Sequoia and Kings Canyon National Parks Institute Fire Restrictions
Effective June 18, 2014, the parks are in Stage 1 fire restrictions, see link below for more information. These restrictions will remain in place until further notice. More »
Road Construction Delays Begin on Park Roads for 2014 Season
Expect occasional 15-minute to 1-hour delays at various locations in Sequoia and Kings Canyon National Parks beginning Monday, June 2, weekdays only, between 5 a.m.-3 p.m., including delays to/from the General Sherman Tree, Crystal Cave, and Grant Grove. More »
Vehicle Length Limits in Sequoia National Park (if Entering/Exiting Hwy 198)
Planning to see the "Big Trees" in Sequoia National Park? If you enter/exit via Hwy. 198, please pay close attention to vehicle length advisories for your safety and the safety of others. More »
You May Have Trouble Calling Us
We are experiencing technical problems receiving incoming phone calls. We apologize for the inconvenience. Please send us an email to SEKI_Interpretation@nps.gov or check the "More" link for trip-planning information. More »
Fire in the Parks
Be aware that fire and/or smoke may be present in the parks at any time. Click on "Current Fire Information" for details.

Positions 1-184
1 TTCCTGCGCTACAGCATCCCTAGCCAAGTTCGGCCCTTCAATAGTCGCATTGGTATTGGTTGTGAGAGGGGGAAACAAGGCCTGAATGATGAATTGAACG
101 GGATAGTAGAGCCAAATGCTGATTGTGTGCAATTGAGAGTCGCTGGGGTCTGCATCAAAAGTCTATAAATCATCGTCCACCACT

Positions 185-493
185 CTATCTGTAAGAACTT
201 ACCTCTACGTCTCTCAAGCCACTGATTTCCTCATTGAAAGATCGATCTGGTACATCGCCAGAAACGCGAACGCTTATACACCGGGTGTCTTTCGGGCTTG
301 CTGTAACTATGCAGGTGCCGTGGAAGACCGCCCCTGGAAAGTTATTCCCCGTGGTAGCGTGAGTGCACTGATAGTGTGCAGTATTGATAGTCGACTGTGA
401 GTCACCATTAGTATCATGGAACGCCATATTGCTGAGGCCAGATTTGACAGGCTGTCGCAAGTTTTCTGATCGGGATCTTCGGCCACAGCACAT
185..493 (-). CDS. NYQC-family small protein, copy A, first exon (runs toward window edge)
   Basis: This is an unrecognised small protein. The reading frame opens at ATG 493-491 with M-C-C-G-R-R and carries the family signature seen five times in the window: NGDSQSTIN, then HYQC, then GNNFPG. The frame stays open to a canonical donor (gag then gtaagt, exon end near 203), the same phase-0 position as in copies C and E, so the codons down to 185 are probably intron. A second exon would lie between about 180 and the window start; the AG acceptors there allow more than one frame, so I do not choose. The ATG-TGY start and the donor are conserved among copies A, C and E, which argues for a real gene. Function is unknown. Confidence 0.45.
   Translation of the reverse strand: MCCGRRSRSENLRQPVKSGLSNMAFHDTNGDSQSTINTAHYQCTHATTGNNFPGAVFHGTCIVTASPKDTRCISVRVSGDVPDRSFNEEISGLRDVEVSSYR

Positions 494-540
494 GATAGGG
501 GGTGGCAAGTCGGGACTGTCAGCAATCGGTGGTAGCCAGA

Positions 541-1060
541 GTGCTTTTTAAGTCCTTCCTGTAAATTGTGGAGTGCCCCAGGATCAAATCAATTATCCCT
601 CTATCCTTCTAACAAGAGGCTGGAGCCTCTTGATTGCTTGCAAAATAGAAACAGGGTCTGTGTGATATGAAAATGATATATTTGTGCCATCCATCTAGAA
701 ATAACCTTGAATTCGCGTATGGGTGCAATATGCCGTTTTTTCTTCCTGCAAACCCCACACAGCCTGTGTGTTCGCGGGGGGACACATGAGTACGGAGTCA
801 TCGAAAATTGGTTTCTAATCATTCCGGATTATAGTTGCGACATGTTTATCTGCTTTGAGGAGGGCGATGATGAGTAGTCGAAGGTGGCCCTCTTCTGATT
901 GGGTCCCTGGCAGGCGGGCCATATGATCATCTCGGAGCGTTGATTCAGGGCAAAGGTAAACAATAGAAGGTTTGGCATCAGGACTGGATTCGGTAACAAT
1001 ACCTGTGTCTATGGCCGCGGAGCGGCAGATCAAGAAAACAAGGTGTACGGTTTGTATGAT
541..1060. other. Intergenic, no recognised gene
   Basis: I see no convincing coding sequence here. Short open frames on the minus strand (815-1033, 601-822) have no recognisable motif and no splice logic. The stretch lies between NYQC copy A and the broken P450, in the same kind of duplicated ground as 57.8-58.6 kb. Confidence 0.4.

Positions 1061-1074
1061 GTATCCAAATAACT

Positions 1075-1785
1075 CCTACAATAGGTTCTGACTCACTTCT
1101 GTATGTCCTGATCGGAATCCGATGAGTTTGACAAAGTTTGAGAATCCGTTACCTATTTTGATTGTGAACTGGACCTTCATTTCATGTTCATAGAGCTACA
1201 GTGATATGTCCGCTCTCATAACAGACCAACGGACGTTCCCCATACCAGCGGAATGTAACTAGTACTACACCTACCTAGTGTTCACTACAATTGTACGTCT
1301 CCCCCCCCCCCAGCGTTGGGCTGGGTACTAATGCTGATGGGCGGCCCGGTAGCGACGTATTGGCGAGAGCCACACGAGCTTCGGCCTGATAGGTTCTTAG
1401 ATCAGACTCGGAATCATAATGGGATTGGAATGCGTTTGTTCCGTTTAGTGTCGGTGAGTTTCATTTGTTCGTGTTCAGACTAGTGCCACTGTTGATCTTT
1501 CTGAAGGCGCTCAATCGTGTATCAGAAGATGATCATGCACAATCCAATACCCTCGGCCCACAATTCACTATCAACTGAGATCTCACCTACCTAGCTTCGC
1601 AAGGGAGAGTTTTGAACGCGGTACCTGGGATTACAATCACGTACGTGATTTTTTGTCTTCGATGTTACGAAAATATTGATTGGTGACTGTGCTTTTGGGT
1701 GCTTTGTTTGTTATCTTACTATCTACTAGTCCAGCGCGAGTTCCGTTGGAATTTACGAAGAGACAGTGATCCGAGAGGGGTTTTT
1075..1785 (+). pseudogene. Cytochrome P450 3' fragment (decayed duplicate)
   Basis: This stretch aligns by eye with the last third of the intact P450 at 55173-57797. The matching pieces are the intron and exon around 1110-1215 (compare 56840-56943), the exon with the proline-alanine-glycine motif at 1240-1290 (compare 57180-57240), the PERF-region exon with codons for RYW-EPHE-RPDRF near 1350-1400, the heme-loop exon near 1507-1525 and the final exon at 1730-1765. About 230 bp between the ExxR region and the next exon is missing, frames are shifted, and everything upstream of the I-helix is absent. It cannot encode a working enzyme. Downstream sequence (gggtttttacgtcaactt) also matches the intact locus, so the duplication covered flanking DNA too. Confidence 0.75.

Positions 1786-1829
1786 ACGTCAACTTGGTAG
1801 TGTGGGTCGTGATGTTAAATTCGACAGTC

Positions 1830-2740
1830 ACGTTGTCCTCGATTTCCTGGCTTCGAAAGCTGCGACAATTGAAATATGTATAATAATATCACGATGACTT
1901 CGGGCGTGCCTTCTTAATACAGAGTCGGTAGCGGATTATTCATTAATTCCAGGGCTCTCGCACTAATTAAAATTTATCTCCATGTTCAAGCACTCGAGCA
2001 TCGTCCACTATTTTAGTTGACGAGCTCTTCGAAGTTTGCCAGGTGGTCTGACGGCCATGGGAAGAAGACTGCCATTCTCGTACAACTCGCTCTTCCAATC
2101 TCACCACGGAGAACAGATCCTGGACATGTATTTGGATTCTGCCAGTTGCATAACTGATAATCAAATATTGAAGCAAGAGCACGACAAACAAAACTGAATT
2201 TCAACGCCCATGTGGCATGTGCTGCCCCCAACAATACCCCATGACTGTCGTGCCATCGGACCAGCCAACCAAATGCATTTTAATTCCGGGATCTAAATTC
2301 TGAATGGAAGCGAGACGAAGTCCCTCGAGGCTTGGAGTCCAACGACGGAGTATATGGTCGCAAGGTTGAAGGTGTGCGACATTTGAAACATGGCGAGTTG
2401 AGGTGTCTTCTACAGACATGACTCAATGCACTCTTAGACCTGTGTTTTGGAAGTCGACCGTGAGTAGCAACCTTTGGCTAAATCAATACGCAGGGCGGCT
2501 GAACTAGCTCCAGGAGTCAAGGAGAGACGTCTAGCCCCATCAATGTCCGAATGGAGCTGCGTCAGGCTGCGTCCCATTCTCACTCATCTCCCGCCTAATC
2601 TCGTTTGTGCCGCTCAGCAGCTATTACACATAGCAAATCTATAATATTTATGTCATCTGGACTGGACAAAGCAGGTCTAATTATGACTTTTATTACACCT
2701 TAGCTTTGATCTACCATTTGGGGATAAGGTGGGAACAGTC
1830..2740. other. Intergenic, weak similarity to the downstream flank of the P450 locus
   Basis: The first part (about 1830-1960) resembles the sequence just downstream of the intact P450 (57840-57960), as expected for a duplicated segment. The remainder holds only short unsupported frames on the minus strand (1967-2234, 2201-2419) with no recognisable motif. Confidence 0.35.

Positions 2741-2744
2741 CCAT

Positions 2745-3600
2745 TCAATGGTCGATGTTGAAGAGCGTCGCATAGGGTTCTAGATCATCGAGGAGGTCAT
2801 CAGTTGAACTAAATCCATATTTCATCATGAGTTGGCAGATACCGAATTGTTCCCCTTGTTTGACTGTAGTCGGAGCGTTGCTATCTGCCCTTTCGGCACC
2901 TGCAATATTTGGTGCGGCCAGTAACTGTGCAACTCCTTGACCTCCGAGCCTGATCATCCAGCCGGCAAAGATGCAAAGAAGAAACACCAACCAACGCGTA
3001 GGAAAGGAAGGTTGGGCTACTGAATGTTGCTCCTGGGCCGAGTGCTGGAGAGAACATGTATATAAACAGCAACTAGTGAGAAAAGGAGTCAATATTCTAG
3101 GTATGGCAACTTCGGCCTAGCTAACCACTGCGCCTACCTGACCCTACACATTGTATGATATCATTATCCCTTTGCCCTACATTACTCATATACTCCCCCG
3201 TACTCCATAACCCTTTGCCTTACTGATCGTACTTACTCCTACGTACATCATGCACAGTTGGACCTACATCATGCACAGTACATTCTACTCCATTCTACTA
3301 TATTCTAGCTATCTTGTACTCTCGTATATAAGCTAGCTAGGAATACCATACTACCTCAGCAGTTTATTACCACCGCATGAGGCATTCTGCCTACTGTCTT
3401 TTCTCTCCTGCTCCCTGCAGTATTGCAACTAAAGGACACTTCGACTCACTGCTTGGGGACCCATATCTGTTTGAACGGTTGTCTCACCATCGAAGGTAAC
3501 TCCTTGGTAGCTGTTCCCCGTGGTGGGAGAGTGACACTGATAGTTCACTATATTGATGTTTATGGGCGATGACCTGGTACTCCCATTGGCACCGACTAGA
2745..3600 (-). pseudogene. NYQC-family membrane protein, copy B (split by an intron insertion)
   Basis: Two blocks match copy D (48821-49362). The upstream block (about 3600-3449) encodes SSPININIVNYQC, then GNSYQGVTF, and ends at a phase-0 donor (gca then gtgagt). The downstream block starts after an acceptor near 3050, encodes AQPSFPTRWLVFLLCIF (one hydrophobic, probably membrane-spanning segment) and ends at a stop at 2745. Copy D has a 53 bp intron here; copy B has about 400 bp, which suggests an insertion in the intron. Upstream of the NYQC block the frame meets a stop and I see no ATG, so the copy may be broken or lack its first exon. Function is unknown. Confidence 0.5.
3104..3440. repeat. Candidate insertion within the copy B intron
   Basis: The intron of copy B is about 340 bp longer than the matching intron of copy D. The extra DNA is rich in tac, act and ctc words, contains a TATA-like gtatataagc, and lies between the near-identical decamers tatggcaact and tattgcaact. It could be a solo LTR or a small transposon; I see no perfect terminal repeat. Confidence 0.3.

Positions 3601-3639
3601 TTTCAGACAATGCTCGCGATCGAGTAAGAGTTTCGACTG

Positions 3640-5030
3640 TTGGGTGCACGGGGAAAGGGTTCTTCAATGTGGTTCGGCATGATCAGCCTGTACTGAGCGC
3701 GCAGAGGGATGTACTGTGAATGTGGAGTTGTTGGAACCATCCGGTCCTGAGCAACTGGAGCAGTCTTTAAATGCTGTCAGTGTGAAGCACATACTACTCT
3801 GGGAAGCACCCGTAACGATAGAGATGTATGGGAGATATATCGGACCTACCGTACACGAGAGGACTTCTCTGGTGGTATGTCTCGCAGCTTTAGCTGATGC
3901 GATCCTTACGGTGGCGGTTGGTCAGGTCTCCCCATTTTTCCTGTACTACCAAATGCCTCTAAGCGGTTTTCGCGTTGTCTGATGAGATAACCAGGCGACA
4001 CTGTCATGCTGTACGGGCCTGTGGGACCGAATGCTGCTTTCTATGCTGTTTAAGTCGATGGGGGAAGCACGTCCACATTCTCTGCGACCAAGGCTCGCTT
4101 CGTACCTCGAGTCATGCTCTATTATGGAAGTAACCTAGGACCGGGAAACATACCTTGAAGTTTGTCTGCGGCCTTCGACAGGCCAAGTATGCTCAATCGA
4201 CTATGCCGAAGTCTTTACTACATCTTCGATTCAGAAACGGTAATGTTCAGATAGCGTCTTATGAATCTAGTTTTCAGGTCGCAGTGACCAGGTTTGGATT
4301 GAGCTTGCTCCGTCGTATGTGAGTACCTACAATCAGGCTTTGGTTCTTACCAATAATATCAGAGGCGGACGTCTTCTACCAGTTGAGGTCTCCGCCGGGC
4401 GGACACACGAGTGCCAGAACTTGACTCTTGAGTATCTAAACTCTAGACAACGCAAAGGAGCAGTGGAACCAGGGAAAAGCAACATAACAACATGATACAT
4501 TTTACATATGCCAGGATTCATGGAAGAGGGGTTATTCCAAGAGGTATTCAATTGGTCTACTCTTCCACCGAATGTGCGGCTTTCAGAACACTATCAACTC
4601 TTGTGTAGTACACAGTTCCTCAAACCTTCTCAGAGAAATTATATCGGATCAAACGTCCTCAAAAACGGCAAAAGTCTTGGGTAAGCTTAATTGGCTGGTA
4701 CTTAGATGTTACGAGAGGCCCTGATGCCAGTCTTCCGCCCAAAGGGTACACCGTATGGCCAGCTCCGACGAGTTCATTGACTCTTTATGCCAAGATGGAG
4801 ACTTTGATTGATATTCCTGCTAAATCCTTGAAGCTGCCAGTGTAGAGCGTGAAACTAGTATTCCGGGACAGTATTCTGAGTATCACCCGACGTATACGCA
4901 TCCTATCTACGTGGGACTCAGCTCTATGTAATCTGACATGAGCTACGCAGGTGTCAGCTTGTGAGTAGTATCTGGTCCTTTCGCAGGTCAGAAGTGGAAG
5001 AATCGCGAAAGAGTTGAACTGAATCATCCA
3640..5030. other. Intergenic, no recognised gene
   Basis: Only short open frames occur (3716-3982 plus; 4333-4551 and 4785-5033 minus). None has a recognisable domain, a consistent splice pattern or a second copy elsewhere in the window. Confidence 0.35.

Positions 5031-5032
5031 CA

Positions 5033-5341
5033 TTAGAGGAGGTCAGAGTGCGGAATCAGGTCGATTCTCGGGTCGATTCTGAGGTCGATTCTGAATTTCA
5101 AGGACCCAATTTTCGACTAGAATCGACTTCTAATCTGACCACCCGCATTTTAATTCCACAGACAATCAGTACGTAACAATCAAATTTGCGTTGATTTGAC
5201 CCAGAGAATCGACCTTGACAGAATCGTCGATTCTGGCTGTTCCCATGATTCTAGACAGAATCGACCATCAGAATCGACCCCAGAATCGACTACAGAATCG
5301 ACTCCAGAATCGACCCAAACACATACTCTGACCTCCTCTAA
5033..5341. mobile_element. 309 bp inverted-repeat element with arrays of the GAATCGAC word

Land Shaped by Fire
Natural fires as well as prescribed burns are critical to the park ecosystems you have come to see. Occasionally that means that a trail or area may be closed temporarily due to dense smoke or the presence of flames. In other areas you may smell smoke, even if the fire is not nearby. Fire and/or smoke may be present in these parks at any time of year.
Why use fire? It is a natural part of these landscapes. Plants and animals here have adapted to it. Some actually need periodic fire for survival. Sequoias, for example, have adaptations to survive fire, and have trouble reproducing without it. Flames clear and fertilize the ground under the big trees, leaving the kind of soil in which their seeds germinate best. Not coincidentally, fire also opens sequoia cones, so that seeds rain down on this excellent seedbed. In addition, fires remove ground vegetation and forest litter that compete with the seedlings for moisture, nutrients, and sunlight.
Throughout the parks, complete fire suppression would harm the parks' natural character and increase the threat of catastrophic wildfires. Therefore, the park uses natural fires as well as prescribed burns to maintain these ecosystems.
Did You Know?
Sometimes you will see sequoias in a straight row. This may happen because sequoia seeds prefer mineral-rich burned ground. When a fallen log burns long and hot, it leaves a strip of bare mineral-rich soil — an ideal place for new sequoias to grow. Years later, we see a line of sequoias!